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Article source: http://grandstandgazette.com/blog/547/112/online-casino-ipad-south-africa-697

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Lytro changed photography. Now can it get anyone to care?

How to build a hardware company

Since modern photography was invented in 1837, everything and nothing has changed. The tools have evolved — we shoot with different cameras and don’t need darkrooms for developing or controlled explosions for flash — but we’re still capturing static, two-dimensional images. But inside a nondescript office park on Terra Bella avenue in Mountain View, California, a new future is coming into focus.

It’s been a long road for Lytro since the company’s founding in 2006. Its first camera was made entirely with off-the-shelf parts, essentially a prototype that turned out well enough that the company stuck it on Target shelves. It was built by founder and executive chairman Ren Ng and three others, who scraped together the fewest, best parts they could find, and hacked together a way to take light-field shots with essentially traditional camera parts. At one point Lytro’s primary manufacturing partner lost the master recipe for the microlenses, the camera’s most important component, and it was six months before production ramped back up.

This time the team is larger and more experienced (and has diversified its partnerships), not to mention finally armed with enough cachet to get suppliers for whatever it needs. The first camera opened the doors required for Lytro to build exactly what it wanted, and what it wanted was to make Illum, an entirely new kind of camera. “With Illum,” Ng says, “we’re able to start to customize that supply chain in a very deep way… to rethink the entire imaging pipeline.” It began with the lens, a round barrel with big zoom and fast aperture throughout. Lytro built a lens that can focus on a subject physically touching its glass, and can shoot with remarkably fast shutter speeds (though it still takes a second or two to process each shot, like an old-school Polaroid printing each shot).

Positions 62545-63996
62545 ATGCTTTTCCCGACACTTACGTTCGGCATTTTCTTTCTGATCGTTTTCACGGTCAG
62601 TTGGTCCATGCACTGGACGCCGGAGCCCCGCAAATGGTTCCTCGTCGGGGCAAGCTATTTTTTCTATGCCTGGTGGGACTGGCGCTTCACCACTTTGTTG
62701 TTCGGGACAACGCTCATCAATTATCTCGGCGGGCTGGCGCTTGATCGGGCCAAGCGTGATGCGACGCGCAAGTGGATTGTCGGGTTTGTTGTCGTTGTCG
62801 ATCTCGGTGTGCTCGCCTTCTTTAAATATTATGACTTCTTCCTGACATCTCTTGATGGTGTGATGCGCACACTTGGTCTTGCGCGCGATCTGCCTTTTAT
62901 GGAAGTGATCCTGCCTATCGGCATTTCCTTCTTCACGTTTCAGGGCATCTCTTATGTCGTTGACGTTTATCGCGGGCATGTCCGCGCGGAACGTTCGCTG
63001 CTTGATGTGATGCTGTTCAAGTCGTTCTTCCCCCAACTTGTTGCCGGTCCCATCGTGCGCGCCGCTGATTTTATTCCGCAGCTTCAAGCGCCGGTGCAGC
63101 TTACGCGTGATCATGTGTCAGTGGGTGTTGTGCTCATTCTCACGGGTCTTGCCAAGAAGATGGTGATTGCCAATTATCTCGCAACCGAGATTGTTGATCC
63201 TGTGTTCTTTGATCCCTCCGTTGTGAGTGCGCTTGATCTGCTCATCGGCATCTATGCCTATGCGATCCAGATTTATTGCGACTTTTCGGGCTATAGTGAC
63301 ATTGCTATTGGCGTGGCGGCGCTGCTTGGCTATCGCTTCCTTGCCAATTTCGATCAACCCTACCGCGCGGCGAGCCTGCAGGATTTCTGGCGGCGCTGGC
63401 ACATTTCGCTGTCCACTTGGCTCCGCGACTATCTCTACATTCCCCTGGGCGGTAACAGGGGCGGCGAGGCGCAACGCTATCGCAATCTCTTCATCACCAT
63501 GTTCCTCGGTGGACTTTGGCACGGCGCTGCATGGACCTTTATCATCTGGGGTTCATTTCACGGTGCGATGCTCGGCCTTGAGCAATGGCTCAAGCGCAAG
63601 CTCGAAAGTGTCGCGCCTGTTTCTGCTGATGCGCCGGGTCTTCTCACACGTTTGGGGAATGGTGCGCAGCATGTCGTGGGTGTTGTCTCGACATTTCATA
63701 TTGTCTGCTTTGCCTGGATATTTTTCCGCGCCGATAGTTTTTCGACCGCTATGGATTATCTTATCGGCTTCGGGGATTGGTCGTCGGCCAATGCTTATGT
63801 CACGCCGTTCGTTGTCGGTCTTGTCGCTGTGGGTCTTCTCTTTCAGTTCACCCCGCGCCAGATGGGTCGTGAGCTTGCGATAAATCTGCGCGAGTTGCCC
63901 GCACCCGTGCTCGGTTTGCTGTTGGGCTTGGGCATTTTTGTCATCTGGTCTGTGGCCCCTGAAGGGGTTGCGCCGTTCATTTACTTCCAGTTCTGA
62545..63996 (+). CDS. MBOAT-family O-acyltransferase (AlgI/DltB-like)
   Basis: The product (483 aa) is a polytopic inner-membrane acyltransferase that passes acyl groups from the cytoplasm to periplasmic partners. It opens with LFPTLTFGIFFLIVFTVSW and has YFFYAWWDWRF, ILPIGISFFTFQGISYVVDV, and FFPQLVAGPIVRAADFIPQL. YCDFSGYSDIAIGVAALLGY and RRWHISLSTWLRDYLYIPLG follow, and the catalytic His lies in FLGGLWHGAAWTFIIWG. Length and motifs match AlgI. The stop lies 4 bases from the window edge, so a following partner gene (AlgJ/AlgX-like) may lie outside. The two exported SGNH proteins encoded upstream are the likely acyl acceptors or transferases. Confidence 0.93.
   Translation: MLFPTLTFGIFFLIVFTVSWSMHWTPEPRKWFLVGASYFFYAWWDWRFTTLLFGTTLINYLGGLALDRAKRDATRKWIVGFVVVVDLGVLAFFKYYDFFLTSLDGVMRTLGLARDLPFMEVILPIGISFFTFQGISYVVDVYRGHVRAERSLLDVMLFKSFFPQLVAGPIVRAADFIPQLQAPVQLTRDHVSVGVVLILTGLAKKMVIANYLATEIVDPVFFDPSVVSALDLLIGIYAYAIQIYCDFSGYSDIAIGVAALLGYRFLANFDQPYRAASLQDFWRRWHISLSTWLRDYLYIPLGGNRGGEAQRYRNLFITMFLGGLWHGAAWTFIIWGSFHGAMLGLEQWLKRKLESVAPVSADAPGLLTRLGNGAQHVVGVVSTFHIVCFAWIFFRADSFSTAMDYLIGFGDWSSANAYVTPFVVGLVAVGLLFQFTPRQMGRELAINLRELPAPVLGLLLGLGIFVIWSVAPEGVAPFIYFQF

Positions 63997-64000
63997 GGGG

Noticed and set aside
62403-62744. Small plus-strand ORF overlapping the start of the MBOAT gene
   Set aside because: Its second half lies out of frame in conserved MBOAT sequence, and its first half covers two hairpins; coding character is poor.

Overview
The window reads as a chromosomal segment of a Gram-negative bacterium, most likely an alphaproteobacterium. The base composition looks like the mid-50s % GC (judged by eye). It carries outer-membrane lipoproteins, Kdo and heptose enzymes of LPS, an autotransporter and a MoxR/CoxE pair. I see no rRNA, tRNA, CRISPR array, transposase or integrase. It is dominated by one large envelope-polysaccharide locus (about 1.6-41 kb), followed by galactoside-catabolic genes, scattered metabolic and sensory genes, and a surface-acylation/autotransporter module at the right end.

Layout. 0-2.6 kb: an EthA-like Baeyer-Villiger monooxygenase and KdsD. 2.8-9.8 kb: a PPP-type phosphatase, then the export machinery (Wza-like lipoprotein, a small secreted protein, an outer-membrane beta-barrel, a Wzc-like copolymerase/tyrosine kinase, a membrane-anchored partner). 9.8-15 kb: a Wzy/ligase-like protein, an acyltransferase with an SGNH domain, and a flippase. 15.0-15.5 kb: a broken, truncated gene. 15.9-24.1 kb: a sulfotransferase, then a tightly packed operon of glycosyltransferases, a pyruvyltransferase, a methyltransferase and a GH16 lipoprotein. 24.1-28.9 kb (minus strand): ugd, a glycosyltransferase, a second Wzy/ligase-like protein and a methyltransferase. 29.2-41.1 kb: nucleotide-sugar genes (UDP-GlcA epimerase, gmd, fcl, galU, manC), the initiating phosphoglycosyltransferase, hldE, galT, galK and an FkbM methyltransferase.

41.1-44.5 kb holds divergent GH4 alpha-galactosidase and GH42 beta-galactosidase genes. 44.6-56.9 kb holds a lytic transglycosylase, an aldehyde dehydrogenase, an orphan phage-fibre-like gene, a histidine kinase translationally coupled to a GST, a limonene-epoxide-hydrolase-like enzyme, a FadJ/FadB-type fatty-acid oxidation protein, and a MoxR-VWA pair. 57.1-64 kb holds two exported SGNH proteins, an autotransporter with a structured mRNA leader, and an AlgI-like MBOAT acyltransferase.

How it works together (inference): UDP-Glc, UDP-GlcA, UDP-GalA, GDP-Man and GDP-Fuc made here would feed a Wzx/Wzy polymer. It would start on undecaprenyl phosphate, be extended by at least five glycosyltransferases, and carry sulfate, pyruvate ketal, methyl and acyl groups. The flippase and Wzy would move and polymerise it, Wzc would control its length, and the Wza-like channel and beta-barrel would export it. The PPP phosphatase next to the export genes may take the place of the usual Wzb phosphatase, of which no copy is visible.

That kind of versatility and brightness is unheard of in the camera industry. The Illum has very little glass, and none of the complicated, expensive aspherical elements that traditional cameras require to reflect light onto the sensor. That’s because the Illum isn’t really capturing a photograph in any traditional sense when you press the button; it doesn’t imprint reflected light on a sensor the way a traditional camera does. Instead, it’s just capturing loose data, and the processor builds a picture later. “So you can make cheaper lenses if you want, you can make lower-quality lenses acceptable, and you can build new lenses that have higher performance than you’ve ever seen before.”

The Illum also has a square blue “Lytro Button” next to its shutter release, which maps in real time the refocusable range of whatever photo you’re framing. A green border frames everything at the front of the photo, all the way to deep orange in the back — it’s constantly showing exactly how someone might be able to tap or click through your photo. It’s a huge aid in understanding how what you see through the camera will translate into an interactive photograph. “Not only are you able to think in that extra dimension,” Lytro’s marketing chief Azmat Ali tells me, “we’ll help you to be able to frame that extra dimension. And when you can frame that extra dimension, your creativity is set free.”

As I wander the offices taking pictures of everything from the catered lunch spread (an impressive taco bar) to the unsuspecting Lytro engineers, it quickly becomes clear that shooting with the Illum is all about depth, and communicating the size of the scene. It took a little more work and a lot more stage direction to take a great shot, but every shot was more interesting than its potential static equivalent. Each one was like looking into a dollhouse, a tiny 3D representation of the world with new decorations and rooms everywhere I look.